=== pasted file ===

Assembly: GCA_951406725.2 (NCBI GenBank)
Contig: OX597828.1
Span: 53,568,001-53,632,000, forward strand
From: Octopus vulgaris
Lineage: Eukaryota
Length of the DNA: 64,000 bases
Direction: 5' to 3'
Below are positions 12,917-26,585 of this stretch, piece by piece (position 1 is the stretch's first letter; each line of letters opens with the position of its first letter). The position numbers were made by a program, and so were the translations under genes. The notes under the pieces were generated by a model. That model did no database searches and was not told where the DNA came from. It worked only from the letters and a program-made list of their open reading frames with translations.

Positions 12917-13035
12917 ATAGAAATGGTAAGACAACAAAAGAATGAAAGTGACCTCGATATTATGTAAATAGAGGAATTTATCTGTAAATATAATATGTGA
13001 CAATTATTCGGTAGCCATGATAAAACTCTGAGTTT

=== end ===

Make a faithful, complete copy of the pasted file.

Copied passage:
Assembly: GCA_951406725.2 (NCBI GenBank)
Contig: OX597828.1
Span: 53,568,001-53,632,000, forward strand
From: Octopus vulgaris
Lineage: Eukaryota
Length of the DNA: 64,000 bases
Direction: 5' to 3'
Below are positions 12,917-26,585 of this stretch, piece by piece (position 1 is the stretch's first letter; each line of letters opens with the position of its first letter). The position numbers were made by a program, and so were the translations under genes. The notes under the pieces were generated by a model. That model did no database searches and was not told where the DNA came from. It worked only from the letters and a program-made list of their open reading frames with translations.

Positions 12917-13035
12917 ATAGAAATGGTAAGACAACAAAAGAATGAAAGTGACCTCGATATTATGTAAATAGAGGAATTTATCTGTAAATATAATATGTGA
13001 CAATTATTCGGTAGCCATGATAAAACTCTGAGTTT